Happy 200th Birthday, Gregor Mendel and Louis Pasteur

David M. Warmflash, MD


December 13, 2022

Louis Pasteur

December 27 marks the 200th birthday of Louis Pasteur (1822-1895), the scientist who advanced microbiology and vaccinology and was a main figure bringing germ theory to the forefront of medicine. Earlier in the year, July 20, we also celebrated the 200th birthday of Gregor Mendel (1822-1884), whose contribution — genetics — went unnoticed in his time but is central to modern medicine. (Let's leave aside allegations that the Moravian monk played a bit loose with his data.)

Gregor Mendel

During the century in which these men lived, medicine underwent a complete transformation. Once rooted in the ancient Greek philosophy centered on the four bodily humors, it became a science-based system in which physicians diagnosed and treated conditions through an increasingly sophisticated understanding of body tissues and mechanisms.

The most profound part of this shift occurred in the second half of the 19th century with the adoption of germ theory as well as the idea, advocated by Rudolf Virchow (1821-1902), that disease resulted from pathology of certain cells in the body. Ironically, Virchow rejected germ theory and instead thought tissues, which were diseased on account of their cells, simply attracted germs. Believing poverty and other social factors to be the root cells and tissues getting sick, Virchow similarly rejected Darwinian evolution on the basis of an idea that it justified social Darwinism: The idea that survival of the fittest should be applied purposefully to society to allow the wealthy to succeed at the expense of the poor.

Although the ideas of Virchow, Pasteur, and a handful of other researchers in the 1800s would together transform medicine, seeds of doubt about the four humors were already sprouting in the final years of the previous century.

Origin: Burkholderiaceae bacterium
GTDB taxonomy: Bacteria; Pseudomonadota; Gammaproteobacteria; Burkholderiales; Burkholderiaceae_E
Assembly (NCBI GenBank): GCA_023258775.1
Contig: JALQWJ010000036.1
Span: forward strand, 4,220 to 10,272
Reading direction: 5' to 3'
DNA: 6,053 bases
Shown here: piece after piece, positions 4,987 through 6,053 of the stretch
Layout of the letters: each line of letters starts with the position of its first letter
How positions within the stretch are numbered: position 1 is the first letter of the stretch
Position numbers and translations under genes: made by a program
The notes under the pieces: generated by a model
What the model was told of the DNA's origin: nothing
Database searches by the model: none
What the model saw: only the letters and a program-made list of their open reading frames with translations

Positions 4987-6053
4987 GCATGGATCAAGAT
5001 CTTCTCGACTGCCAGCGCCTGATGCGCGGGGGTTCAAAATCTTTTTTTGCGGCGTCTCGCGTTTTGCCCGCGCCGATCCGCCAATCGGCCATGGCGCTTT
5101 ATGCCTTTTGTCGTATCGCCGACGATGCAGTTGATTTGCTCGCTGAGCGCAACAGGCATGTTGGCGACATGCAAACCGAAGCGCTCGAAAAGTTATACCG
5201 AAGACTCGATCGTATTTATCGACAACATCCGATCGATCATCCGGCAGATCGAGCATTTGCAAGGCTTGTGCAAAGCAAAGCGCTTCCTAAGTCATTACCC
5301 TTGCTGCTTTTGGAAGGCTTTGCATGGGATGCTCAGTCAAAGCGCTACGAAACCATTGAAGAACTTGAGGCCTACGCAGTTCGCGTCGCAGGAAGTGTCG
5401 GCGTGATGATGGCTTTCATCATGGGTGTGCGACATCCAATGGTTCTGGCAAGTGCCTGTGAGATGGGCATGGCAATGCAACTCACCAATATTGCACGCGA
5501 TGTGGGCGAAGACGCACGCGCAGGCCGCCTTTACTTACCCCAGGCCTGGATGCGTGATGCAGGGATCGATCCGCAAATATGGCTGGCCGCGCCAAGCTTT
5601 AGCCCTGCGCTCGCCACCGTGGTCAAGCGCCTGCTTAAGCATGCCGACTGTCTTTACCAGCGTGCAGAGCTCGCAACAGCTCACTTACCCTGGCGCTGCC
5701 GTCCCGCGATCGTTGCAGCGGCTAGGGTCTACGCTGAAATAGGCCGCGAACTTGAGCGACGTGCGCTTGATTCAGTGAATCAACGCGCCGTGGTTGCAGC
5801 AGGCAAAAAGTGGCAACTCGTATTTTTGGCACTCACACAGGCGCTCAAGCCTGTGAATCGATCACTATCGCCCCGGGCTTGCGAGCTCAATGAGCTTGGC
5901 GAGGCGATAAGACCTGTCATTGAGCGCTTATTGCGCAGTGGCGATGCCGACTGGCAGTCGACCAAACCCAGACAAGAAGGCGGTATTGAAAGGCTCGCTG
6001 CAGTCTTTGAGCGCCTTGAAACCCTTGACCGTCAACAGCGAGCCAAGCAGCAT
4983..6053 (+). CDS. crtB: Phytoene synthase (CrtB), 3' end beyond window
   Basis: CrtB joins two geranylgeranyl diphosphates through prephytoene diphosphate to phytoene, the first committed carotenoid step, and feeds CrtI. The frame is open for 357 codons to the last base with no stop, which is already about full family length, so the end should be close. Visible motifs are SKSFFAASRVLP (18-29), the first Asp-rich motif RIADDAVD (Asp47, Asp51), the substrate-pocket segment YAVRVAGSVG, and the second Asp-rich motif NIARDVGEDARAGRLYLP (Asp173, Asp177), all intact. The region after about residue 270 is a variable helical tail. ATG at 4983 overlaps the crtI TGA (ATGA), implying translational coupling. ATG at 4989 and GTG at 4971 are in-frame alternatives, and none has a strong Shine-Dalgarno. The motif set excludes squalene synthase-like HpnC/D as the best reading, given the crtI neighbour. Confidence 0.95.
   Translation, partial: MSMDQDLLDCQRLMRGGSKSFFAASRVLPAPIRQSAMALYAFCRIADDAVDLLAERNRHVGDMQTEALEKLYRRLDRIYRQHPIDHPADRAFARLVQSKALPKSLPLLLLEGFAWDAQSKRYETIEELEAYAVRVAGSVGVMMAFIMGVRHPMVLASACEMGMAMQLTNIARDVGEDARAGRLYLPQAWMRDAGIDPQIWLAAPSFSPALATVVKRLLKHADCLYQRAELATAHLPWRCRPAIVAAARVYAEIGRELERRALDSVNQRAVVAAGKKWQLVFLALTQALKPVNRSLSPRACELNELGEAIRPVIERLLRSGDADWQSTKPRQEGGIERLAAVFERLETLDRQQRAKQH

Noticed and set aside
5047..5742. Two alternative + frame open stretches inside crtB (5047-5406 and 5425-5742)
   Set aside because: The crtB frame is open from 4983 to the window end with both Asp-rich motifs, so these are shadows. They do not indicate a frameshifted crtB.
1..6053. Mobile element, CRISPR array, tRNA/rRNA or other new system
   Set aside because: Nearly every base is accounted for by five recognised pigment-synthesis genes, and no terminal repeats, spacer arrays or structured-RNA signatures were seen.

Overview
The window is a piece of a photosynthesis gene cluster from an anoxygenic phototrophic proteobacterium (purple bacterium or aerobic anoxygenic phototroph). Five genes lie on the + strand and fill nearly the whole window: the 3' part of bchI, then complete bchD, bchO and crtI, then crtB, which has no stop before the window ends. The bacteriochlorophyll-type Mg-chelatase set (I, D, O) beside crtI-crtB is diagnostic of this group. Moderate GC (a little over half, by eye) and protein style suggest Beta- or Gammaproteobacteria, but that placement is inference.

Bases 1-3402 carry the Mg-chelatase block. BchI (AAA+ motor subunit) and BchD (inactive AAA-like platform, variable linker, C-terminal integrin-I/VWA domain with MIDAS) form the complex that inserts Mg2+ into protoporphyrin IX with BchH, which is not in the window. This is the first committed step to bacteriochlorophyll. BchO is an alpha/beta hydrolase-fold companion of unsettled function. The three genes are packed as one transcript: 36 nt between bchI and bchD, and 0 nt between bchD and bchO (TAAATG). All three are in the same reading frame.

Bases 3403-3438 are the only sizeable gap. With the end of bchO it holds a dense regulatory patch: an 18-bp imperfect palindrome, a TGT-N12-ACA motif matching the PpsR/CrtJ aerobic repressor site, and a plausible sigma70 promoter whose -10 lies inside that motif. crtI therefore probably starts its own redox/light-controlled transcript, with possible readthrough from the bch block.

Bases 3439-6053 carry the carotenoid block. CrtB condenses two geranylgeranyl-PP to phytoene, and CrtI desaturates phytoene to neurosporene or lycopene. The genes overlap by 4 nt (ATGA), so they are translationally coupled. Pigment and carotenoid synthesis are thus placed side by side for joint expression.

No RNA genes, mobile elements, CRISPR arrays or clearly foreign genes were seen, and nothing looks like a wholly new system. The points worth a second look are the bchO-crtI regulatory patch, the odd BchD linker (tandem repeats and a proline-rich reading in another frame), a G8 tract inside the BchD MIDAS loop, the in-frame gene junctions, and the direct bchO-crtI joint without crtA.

You would notice those seeds if you were you to time travel into the midst of a late-18th-century health crisis, like the yellow fever outbreak that hit Philadelphia in late autumn of 1793. Then the nation's capital and most populous urban center, Philadelphia was sharply divided over a medical issue with strong political undertones — not unlike the politicized reactions to the COVID-19 pandemic of our own era. In place of extremists on one side of the political aisle refusing effective, safe vaccines and those on the other side wearing N95 respirators while jogging outdoors completely alone, however, were partisans for two divergent therapeutic approaches yellow fever.

Knowledge of the viral nature of the fever and its delivery by the Aedes aegypti mosquito still lay more a century into the future. Yet, that ignorance did not stop physicians themselves from dividing into two camps. Members of each group administered and promoted one of two treatment strategies that aligned with their support for either the Federalist Party or the Democratic-Republican Party. But one of the treatments, the one advocated by French physician Jean Devèze and also by the Federalist leader Alexander Hamilton, was better than the other. The main advantage of the so-called French treatment, was that it provided febrile patients with much-needed fluids. Another plus: The alternative was in many cases worse than yellow fever itself.

Which brings us back to the four humors: blood, phlegm, black bile, and yellow bile. Disease was thought to result from an imbalance between these substances. Nowhere in this conception was there room for Pasteur's microorganisms, to which modern medicine homes with antimicrobial drugs, or for the Mendelian genetic factors that we understand and manipulate today at the molecular level.